Shares of Canadian growth stock Docebo (TSX:DCBO)(NASDAQ:DCBO) have gained 25% year to date, outpacing broader market returns in the process. DCBO stock has, in fact, gained a stellar 661% in cumulative returns since its IPO in October 2019. Let’s see what’s driving the stock higher and if it remains a top bet for growth investors right now.
Docebo is growing at a rapid pace
Founded in 2005, Docebo is an enterprise-facing e-learning platform. It first launched an open-source model that could be installed on enterprise servers. In 2012, the company transitioned towards a cloud-based SaaS (software-as-a-service) business model.
It claims to be the first company to leverage artificial intelligence (AI) and transform corporate e-learning into a competitive advantage for clients who can access data-driven insights and enhance user experience.
Docebo has managed to increase sales from US$17 million in 2017 to US$61.9 million in 2020. In the last 12 months, sales have touched US$82.2 million and are forecast to reach US$103 million in 2021 and US$140.6 million in 2022.
Despite a gross margin of over 80%, DCBO remains unprofitable, as it continues to focus on top-line expansion. However, its operating loss has narrowed to US$5.49 million in 2020 from US$8.88 million in 2019. Analysts expect its loss per share to improve from $0.26 in 2020 to $0.11 in 2022.
Multiple drivers will positively impact DCBO stock
The shift towards remote work has gained pace amid COVID-19. Around 75% of employees are comfortable working from home, and this trend will benefit DCBO stock in the upcoming decade. A company’s employee base can account for over 50% of the total expenses, which means they are an important asset to a business.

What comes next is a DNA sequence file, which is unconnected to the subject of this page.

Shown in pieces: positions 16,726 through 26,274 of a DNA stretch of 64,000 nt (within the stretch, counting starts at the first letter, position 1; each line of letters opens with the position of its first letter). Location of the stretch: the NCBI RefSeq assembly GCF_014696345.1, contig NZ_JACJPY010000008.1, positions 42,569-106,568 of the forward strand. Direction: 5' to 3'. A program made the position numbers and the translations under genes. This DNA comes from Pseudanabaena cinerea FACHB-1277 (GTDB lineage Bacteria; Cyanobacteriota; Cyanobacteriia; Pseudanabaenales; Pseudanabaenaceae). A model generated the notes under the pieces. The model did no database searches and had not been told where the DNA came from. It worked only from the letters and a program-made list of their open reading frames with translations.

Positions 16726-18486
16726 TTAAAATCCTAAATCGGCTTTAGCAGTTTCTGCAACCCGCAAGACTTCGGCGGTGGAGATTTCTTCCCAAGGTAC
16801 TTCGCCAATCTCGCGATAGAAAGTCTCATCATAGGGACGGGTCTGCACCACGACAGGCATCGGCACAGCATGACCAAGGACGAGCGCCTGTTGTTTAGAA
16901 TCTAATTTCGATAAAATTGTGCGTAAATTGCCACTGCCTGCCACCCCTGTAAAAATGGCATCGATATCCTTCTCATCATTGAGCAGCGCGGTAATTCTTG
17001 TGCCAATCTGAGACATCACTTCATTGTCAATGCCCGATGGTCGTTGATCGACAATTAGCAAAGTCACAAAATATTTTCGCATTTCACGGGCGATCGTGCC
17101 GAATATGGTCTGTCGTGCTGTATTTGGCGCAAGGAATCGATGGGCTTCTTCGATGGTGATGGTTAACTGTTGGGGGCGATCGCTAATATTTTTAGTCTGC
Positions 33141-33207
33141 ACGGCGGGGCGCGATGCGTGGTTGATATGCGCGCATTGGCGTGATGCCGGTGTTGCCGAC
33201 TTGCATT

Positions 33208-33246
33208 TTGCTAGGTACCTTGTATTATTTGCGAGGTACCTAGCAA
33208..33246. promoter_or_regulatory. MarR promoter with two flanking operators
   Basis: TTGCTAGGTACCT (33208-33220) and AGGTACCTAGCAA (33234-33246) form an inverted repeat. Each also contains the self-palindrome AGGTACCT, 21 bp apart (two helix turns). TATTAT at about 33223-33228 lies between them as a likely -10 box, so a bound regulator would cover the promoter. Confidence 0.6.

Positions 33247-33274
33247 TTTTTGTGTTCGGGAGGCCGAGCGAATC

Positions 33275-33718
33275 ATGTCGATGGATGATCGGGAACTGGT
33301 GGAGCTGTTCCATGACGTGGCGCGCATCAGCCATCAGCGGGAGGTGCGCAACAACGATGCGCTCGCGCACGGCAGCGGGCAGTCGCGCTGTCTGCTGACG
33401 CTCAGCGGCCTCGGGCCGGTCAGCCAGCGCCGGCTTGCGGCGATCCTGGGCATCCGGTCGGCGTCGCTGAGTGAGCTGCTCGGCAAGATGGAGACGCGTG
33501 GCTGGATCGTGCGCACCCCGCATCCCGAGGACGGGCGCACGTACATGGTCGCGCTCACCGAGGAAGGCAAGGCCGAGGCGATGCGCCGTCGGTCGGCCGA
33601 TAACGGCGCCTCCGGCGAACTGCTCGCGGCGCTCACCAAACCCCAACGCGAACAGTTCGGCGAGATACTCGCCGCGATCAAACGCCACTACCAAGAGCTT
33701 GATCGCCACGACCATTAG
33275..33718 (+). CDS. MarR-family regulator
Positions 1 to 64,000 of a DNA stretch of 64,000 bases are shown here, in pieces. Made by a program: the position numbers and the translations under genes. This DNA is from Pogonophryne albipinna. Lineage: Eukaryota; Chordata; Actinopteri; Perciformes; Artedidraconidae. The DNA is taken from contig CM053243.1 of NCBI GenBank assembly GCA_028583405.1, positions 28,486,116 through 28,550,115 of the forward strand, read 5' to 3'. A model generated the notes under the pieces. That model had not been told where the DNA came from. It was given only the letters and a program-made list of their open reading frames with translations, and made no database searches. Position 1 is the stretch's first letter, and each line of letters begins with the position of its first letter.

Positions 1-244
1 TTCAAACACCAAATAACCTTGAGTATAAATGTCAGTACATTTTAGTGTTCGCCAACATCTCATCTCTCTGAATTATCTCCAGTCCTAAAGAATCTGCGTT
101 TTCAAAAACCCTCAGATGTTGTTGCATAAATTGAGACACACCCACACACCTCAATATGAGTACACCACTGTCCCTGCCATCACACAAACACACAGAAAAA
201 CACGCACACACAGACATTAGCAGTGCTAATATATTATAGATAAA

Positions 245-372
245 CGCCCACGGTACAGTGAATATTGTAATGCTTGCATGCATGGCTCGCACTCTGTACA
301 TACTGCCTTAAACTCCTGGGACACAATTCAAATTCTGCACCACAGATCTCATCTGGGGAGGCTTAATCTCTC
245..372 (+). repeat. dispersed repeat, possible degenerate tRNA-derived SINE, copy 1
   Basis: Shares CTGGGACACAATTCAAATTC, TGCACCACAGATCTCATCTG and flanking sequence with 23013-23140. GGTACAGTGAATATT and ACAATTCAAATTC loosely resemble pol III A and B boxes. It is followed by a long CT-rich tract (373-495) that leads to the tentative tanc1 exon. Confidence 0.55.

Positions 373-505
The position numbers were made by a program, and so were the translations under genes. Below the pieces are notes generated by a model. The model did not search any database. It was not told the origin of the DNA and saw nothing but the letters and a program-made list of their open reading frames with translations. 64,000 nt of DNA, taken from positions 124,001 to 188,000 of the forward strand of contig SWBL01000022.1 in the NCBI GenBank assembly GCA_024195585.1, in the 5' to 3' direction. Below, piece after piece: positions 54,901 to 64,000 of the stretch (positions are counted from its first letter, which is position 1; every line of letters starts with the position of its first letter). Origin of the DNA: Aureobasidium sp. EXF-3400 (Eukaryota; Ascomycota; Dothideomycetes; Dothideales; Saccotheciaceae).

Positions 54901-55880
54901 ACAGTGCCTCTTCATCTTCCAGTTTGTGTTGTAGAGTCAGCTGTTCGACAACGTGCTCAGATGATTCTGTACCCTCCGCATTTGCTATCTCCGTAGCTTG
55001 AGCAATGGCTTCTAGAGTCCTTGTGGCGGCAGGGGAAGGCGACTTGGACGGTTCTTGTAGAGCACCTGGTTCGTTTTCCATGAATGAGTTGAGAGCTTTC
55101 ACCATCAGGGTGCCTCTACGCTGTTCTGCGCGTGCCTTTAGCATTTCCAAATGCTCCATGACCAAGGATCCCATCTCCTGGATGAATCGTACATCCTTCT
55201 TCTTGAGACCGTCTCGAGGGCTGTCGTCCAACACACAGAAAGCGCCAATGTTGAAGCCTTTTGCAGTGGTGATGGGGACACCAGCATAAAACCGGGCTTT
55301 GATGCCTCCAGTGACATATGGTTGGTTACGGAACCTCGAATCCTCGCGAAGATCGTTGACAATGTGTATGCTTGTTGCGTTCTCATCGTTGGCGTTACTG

While businesses continue to invest heavily in employee development, human resource experts believe organizations will reconsider their approach towards employee training in a post-COVID world.
Docebo’s wide portfolio of e-learning solutions allows companies to create content using AI as well as handle course enrollment and lesson delivery. It provides cloud-based software that can be easily accessed and implemented.
At the end of Q2, Docebo had a customer base of 2,300, including Amazon Web Services, Thomson Reuters, and Hewlett Packard Enterprises. Docebo also outlined a case study where a customer created more than 3,000 courses in 11 different languages for its employees located in 26 countries.
A high customer-retention rate has allowed DCBO to increase recurring sales by 65% annually between 2016 and 2020. In the first half of 2020, recurring sales were up over 60% year over year, indicating that top-line growth remains robust compared to historical figures.
DCBO has also been efficient in its cash burn. For example, the company burnt just US$9 million in cash while its recurring sales rose to US$74 million in 2020, up from US$11 million in 2016. In 2020, the company was also able to report a positive cash flow for the first time ever.
Last year, Docebo spent close to 40% of revenue on sales and marketing. While it’s still reporting a loss, Docebo managed to triple average contract value in the last five years.
DCBO stock is valued at a market cap of $3.6 billion, which means its forward price-to-2022-sales multiple is sky high at 20.5. However, the LMS market might touch US$30 billion by 2025, giving Docebo enough room to expand its top line.